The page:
Moody's Investors Service announced Thursday afternoon that it has downgraded the province of Ontario's issuer and debt rating from Aa2 with positive outlook to Aa1 with a stable outlook due to lack of economic growth and burdensome debt.
One day after Standard & Poor’s downgraded Ontario’s credit rating from stable to negative, credit rating agency Moody’s downgraded Ontario’s debt shortly after markets closed Thursday that will affect $202 billion in debt securities.
The Canadian province’s rating was reduced from Aa2 to Aa1 and the outlook was changed from negative to stable. Moody’s made the downgrade because of debt totals, a stalling economy and risks to the Ontario’s medium-term fiscal plan.
“The downgrade of Ontario's rating reflects the growing debt burden and the risks surrounding the province achieving its medium-term fiscal plan given the subdued growth outlook, extended timeframe back to balance and ambitious expenditure targets,” said Jennifer Wong, Moody's Assistant Vice President and lead analyst for Ontario.
It also noted that there is little chance the rating could improve any time soon. However, if the province can balance the budget and meet its projected targets then it “could put upward pressure on the rating.”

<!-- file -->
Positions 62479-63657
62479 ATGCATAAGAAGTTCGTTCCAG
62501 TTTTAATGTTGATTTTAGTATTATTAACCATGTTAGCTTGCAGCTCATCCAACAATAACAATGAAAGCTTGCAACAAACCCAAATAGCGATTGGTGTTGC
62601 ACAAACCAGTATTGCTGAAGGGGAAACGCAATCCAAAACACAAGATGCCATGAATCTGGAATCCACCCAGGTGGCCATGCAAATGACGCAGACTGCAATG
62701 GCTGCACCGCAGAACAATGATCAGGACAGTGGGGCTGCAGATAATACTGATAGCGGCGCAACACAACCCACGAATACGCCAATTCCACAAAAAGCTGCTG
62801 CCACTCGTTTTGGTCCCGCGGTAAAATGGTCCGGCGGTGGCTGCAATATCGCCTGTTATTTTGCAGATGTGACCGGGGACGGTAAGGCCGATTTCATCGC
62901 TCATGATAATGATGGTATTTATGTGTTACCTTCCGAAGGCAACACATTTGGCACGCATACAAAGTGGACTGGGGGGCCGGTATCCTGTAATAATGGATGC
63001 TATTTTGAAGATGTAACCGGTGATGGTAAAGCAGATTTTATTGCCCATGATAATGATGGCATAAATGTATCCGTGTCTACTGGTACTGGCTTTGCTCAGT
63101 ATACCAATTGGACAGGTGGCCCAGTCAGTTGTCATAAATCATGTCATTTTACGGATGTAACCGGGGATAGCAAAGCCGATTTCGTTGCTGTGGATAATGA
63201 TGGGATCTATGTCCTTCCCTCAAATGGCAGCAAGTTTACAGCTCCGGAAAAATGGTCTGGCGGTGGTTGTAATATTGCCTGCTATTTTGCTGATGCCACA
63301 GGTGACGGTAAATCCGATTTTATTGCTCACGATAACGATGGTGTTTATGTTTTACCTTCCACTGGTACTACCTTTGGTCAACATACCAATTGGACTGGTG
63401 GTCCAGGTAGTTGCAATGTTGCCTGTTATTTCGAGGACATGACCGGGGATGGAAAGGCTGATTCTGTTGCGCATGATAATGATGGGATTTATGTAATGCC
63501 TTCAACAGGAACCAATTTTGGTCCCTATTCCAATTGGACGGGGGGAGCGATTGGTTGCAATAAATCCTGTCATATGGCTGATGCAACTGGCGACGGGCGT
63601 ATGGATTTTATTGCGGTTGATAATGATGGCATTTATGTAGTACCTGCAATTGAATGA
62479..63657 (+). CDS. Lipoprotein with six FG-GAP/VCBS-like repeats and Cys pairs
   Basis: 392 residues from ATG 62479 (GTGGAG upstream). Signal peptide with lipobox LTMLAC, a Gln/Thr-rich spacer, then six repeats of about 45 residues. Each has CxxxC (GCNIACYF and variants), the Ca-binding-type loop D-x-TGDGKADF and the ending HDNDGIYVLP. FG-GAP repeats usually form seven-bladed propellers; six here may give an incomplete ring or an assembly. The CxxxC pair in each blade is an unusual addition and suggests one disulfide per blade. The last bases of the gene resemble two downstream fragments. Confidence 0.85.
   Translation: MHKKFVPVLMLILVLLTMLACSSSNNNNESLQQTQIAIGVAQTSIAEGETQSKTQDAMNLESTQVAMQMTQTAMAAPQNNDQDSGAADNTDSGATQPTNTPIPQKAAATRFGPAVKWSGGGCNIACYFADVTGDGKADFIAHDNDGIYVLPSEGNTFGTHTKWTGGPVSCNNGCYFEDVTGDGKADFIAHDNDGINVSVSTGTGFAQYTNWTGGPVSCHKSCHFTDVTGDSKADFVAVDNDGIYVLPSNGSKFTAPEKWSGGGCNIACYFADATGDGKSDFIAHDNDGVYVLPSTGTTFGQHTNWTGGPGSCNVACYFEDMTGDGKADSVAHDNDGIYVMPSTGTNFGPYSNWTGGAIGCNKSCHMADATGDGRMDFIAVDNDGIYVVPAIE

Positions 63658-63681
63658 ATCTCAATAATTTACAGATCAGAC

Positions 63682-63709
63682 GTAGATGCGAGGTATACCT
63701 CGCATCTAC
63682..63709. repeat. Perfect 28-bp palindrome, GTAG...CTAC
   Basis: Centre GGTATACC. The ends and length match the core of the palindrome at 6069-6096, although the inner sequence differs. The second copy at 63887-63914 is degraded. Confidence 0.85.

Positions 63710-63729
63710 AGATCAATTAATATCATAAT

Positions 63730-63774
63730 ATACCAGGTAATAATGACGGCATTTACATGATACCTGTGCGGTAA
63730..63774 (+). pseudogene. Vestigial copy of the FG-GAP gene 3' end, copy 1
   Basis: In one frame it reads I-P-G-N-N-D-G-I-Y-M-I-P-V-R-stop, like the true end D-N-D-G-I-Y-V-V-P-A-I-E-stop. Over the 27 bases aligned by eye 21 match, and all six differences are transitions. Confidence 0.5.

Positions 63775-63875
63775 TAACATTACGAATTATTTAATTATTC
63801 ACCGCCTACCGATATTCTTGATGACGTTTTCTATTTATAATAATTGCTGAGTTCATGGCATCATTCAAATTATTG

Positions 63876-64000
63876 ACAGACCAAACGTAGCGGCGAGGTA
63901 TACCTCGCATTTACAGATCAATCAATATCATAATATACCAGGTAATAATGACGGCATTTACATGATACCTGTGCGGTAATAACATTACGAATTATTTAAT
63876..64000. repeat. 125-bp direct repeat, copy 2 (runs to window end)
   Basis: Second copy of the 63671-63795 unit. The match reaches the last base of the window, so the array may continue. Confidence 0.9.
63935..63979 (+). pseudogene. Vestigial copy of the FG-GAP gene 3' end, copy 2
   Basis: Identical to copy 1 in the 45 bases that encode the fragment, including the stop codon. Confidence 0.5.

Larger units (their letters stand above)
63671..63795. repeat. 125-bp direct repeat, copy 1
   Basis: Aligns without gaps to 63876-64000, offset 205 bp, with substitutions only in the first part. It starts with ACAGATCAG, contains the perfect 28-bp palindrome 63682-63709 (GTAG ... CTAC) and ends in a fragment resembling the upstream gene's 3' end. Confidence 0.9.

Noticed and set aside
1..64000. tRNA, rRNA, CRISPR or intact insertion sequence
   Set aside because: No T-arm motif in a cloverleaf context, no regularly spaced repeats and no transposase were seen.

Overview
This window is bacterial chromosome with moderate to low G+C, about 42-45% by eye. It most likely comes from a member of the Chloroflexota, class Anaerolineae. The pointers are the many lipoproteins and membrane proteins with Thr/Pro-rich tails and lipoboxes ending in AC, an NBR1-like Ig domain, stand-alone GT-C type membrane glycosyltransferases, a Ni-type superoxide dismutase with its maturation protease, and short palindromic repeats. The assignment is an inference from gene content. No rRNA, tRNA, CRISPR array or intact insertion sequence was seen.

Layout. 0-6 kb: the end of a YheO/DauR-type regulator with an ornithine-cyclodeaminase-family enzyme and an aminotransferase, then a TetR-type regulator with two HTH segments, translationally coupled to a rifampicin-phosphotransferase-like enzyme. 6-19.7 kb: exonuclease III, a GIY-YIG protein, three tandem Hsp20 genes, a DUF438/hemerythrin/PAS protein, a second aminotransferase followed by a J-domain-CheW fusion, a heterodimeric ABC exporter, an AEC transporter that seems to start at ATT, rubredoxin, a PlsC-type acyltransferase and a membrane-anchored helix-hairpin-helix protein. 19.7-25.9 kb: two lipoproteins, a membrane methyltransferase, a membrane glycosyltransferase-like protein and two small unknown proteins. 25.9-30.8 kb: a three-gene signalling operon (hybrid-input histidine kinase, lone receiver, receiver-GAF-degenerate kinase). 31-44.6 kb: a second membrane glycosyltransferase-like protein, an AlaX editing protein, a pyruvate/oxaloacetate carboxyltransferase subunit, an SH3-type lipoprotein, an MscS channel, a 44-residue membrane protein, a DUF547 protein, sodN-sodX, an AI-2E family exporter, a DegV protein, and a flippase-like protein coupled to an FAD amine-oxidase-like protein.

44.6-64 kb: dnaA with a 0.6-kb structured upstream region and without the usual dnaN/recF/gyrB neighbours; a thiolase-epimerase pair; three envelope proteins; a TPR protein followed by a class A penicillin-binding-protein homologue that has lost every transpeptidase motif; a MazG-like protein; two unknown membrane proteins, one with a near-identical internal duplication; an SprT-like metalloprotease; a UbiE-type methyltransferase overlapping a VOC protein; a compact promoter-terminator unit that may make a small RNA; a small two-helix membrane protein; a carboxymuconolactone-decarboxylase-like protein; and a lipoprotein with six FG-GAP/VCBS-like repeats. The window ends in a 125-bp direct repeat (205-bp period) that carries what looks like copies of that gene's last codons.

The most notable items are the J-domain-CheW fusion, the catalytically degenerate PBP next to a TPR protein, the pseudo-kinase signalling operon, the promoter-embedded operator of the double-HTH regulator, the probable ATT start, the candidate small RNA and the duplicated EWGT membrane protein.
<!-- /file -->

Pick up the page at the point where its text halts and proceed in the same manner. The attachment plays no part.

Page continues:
Ontario Progressive Conservative Finance Critic Peter Shurman issued a statement immediately following the news, in which he called it “catastrophic news for Ontario” and the downgrade “confirmed our fears.”
“The consequences of this are very real and very troubling for our province. This will drive up interest rates and increase the cost of servicing our $280 billion debt,” said Shurman. “Every one per cent increase in interest rates will cost our province an additional $500 million.”
Ontario New Democratic Party leader Andrea Horwath
The downgrade comes as the Dalton McGuinty’s Liberal government passed its budget 52 to 37. Ontario faces a $15.3 billion budget deficit, but Finance Minister Dwight Duncan said Queen’s Park will have a balanced budget by 2017-2018.
There was concern among the Grits that an election would be held six months after the last one if Andrea Horwath and the New Democrats didn’t vote for the budget. Although much of the NDP’s demands were met, such as a two percent tax levied on incomes more than $500,000 and an increase in welfare and disability support payments, the NDP abstained from the final vote.
“We’re showing the people of this province that we’re willing to make minority government work but we’re also showing them the sort of Ontario we want to build,” said Horwath in a press release. “This is not the Budget I would have introduced as Premier, but I feel we serve people better by getting to work here in the Legislature than by chasing votes in an election.”